LUMETRICS: ADVANTAGES OF LOW - COHERENCE INTERFEROMETRY OVER NUCLEAR - BASED GAUGES
Many film manufacturers depend on nuclear gauges (beta, gamma or x-ray) for quality control during manufacturing, e.g. monitoring layer thickness. Low coherence interferometry is a proven measurement technology capable of replacing aging and costly nuclear-based gauging systems. It offers number of advantages with respect to safety, precision, and total cost of ownership. Index Terms — nuclear, gauge, multiple layers, interferometry, metrology, optics, non-contact thickness measurements.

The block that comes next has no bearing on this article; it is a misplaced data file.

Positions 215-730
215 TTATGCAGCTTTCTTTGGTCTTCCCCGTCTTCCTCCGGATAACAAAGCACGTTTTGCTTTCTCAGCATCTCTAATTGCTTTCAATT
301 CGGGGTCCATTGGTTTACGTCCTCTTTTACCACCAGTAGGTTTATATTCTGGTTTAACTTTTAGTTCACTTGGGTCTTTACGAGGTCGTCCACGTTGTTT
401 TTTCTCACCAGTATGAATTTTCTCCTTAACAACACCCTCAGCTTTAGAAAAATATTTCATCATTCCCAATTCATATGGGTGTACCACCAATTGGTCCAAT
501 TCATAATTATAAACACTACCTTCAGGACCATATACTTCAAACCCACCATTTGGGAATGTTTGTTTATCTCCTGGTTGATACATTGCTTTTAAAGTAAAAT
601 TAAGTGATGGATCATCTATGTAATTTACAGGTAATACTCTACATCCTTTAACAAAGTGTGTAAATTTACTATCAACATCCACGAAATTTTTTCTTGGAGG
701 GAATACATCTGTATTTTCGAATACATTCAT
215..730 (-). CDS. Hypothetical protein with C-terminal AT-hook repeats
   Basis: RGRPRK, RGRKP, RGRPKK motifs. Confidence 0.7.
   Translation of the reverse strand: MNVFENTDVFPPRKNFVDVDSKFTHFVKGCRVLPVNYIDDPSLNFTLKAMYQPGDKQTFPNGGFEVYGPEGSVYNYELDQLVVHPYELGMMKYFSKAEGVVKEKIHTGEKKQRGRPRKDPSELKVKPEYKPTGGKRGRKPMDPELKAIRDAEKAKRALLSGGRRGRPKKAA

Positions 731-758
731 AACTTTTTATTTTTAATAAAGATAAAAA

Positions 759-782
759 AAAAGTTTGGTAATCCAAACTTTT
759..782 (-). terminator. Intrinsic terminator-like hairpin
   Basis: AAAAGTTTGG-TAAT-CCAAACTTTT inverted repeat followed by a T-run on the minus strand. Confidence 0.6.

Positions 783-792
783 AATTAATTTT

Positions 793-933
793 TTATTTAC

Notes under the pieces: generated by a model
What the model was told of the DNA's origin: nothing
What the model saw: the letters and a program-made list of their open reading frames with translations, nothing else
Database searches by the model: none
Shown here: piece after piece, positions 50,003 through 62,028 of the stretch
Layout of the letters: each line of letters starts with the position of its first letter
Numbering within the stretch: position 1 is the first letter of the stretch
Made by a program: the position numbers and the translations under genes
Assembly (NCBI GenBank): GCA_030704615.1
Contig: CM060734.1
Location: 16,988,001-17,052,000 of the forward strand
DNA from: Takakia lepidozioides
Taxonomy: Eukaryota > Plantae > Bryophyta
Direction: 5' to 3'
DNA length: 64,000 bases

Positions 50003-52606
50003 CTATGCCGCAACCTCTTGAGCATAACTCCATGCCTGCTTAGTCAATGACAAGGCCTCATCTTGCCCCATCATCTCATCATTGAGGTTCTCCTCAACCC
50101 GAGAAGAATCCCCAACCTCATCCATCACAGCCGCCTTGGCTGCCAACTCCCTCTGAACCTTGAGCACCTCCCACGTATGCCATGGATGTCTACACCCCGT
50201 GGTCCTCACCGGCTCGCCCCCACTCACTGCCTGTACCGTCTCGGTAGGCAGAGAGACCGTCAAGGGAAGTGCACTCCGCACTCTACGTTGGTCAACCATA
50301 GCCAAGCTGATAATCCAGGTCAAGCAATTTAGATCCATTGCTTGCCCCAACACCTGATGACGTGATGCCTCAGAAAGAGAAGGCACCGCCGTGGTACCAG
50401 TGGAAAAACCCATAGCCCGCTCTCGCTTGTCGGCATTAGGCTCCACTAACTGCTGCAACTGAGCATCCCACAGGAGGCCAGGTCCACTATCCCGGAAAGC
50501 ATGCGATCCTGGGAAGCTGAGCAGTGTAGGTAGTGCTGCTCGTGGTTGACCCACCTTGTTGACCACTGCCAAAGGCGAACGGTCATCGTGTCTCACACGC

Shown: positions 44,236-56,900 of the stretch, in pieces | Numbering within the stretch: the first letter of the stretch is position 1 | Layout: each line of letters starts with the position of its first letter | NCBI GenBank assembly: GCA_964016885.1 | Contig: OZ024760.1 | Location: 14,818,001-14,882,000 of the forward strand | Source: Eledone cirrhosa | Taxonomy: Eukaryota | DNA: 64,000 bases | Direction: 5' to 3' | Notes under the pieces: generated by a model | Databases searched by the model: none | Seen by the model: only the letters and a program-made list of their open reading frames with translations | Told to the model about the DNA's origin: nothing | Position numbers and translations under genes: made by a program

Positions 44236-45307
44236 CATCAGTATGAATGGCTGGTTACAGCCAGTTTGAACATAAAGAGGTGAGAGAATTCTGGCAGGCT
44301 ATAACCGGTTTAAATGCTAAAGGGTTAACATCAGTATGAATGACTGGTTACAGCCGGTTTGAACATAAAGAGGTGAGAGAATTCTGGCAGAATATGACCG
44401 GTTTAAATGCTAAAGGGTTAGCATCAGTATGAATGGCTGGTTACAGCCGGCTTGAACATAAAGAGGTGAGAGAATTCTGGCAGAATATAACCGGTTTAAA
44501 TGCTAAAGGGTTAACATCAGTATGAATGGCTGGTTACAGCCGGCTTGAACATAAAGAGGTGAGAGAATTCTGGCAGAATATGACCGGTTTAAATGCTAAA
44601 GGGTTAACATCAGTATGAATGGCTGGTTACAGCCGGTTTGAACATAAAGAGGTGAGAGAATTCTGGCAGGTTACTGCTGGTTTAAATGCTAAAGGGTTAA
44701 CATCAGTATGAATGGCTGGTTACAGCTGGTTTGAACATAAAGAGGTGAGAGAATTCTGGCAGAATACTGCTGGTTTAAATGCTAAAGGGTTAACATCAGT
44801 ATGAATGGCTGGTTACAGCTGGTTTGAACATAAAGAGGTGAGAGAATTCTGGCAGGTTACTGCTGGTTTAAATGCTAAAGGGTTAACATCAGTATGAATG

In addition to the obvious safety issue, one of the biggest pitfalls of nuclear gauging is its inability to measure multiple layers at once directly. If a film manufacturer wants to know the thickness of a coating on a roll of film using nuclear gauge, it typically has to use an indirect measurement method called subtractive measurement. Subtractive measurement requires two separate nuclear gauges: the first one placed in production line in a location before the coating is applied, and a second gauge placed in a location after the coating is applied. The difference in thickness between those spots is subtracted to calculate the thickness of the coating. It is important that these two nuclear gauges be positioned and timed in such a way that they measure the same location on the film. Therefore, such configuration not only doubles the cost of the measurement system, but requires complex alignment and maintenance. Lumetrics has developed and commercialized a lowcoherence interferometer called OptiGauge II, which uses invisible 1310nm light to measure the thicknesses of multiple layers at the same time in a non-contact manner. In the example of the film manufacturer, a single probe is positioned at a location after the coating is applied. The point-like measurements are conducted at speeds ranging from 50 to 200 times per second.
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